India’s primary steel producers Tata Steel, JSW Steel and Jindal Steel Power (JSPL) are looking forward to an year of robust domestic demand on the back of higher government spends on public infrastructure, pick-up in the construction industry and rise in consumption. Export markets could be lucrative too, given elevated prices of the alloy in key markets.
“The world market is going through a phase of change owing to the pandemic and Russia-Ukraine conflict. This is going to have a deep impact on the global supply chains and jack up commodity prices. Indian economy is expected to be stable with very significant spending allocation by the government on public infrastructure,” said Koushik Chatterjee, executive director and chief financial officer, Tata Steel.
Chatterjee said globally there will be a short supply of steel as the entire Russian and Ukrainian supplies have vanished from the seaborne trade. There could be significant supply disruptions globally, especially in Europe, he added.
JSPL MD V R Sharma said, “The domestic steel industry will have a very good run in 2022-23. There will be healthy demand and surge in exports. Profitability will be good. Whether the price can be maintained at the current level will be decided by how the input costs will behave. But there may not be a margin erosion in 2022-23,” he said.
India’s crude steel production stood at 118 million tonne (MT) in 2021-22, up from 104 MT in 2020-21. This is likely to go up to 130 MT in 2022-23. While domestic consumption is likely to go up by 7-8%, export volume will go up to around 20% of the production in FY23 from around 12% in FY22. During April-February, India exported around 13 MT steel while its imports were 4.3 MT.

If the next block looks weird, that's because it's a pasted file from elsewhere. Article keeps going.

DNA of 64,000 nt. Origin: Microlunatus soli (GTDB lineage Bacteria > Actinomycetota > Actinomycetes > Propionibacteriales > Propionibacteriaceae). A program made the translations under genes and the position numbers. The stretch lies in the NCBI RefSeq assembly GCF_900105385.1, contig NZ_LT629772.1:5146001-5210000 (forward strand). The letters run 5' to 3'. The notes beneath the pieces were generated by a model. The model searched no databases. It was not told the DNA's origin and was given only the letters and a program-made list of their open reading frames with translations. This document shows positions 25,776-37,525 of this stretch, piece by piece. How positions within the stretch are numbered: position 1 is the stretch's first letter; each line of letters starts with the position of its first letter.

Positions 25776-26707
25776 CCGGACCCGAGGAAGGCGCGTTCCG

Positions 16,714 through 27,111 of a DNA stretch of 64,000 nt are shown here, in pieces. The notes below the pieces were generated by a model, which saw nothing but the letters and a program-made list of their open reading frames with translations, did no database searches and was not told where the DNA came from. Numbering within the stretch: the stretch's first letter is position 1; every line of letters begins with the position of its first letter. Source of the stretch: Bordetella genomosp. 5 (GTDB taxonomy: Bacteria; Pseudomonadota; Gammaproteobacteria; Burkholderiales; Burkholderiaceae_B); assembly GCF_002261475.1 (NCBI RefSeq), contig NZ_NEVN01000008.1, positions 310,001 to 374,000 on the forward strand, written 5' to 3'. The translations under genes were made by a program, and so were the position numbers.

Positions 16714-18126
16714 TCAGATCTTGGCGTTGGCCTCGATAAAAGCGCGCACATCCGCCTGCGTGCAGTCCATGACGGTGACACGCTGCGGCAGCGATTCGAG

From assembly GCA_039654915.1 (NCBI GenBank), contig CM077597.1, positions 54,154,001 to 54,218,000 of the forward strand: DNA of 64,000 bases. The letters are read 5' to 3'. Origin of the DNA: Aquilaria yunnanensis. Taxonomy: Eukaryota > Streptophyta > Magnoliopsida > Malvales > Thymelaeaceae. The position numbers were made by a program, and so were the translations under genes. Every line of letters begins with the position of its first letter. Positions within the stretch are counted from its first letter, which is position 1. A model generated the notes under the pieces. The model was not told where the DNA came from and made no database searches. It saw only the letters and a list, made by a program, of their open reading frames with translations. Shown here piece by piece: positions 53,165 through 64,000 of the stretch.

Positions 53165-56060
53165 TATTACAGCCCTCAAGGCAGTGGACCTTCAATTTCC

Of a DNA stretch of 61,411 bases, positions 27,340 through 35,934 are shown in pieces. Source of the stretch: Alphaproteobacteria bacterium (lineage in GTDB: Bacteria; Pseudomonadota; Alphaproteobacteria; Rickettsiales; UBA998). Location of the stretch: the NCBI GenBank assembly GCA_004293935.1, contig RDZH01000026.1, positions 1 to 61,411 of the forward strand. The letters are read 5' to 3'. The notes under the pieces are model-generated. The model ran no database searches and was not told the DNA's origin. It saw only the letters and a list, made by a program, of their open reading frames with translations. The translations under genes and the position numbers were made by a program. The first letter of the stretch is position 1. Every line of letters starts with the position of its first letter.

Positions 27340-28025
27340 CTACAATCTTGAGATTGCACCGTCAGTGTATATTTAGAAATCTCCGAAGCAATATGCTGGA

JSW Steel director (commercial and marketing) Jayant Acharya said the steel demand will be good in 2022-23 both globally and in India. Overall economic activity and increase in steel consumption will be buoyed by efforts to build /rebuild infrastructure, focus on self-reliance in manufacturing and energy. “India will be a growth story not just for the current fiscal, but for this decade as well, thanks to government’s thrust on building infrastructure and its efforts to scale up manufacturing and generating more power through renewable sources,” he added.
“As the per capita income in India grows, we will see an increase in demand for steel from hinterlands — be it for housing, appliances, scooters, cycles, bikes or cars. The future looks very bright for India with improving economic activity for this decade. This will push demand for various types of materials, including steel,” Acharya said.